6

The short answer is that it is valid, but that misses a lot of subtleties. Using three-vectors for velocity in special relativity is fairly unnatural even for ordinary speeds, and it's worse for tachyons, since their three-velocity can be "infinite" and, in a certain sense, "time reversed" (see below), and those situations can't be ...


2

An important caveat: FTL implies time travel only if the FTL mechanism obeys the principle of relativity (that is if there is no "absolute" speed, only relative speed). All known physical laws obey this principle, and it dates back to Galileo, so this is a reasonable assumption. For simplicity let's consider an arbitrary FTL communication mechanism,...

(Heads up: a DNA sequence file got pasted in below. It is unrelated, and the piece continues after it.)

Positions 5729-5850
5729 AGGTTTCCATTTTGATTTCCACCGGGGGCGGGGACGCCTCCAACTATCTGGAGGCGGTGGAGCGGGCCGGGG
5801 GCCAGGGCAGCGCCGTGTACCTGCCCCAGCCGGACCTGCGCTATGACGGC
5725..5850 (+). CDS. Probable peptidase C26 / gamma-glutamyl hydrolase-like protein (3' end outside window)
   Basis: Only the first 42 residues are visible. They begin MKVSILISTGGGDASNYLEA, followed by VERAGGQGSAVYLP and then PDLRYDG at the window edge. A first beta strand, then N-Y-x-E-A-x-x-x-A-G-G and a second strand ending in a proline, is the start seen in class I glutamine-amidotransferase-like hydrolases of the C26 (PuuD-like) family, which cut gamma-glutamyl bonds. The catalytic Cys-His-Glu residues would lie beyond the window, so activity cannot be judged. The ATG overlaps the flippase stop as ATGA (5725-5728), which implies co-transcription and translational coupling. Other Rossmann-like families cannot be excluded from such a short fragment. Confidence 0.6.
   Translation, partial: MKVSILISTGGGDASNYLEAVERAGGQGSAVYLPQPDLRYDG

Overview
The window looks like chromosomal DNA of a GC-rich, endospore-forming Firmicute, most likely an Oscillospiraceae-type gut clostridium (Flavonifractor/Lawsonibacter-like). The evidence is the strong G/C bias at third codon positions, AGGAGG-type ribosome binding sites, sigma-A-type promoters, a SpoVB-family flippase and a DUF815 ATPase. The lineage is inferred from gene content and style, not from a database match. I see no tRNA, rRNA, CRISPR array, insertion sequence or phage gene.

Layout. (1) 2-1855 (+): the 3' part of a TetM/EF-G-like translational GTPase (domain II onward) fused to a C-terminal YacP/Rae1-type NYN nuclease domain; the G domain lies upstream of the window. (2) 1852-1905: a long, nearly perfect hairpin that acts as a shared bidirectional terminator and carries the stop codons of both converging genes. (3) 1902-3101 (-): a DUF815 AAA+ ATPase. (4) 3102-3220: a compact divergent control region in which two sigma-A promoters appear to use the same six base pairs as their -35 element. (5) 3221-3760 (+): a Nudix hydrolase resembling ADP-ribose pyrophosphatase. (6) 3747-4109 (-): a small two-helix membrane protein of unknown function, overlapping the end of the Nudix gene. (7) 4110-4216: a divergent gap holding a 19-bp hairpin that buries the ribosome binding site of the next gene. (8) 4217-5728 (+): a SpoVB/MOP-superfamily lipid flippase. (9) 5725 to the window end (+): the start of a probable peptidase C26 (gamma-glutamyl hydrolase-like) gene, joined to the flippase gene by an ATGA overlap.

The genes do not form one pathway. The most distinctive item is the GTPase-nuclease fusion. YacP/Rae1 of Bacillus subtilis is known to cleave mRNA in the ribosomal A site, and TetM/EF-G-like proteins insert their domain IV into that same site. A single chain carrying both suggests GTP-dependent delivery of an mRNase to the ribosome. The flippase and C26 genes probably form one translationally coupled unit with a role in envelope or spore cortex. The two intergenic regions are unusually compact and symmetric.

1

The refractive index (and hence the optical density) of a medium is a function of its permittivity and permeability which in turn are functions of temperature. This may be the reason of variation of refractive index with temperature


1

There is no need to devise new experiments to disprove your formula- the formula is clearly already incompatible with the existing experimental evidence for special relativity. In any case, your understanding of the experimental requirements is wrong. You do not have to accelerate a human to a speed approaching c in order to test relativistic effects- you ...


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